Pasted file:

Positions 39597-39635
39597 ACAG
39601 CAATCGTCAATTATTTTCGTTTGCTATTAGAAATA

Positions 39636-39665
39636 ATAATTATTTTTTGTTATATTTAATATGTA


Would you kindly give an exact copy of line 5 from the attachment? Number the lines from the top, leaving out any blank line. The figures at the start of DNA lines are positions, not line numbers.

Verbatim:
39636 ATAATTATTTTTTGTTATATTTAATATGTA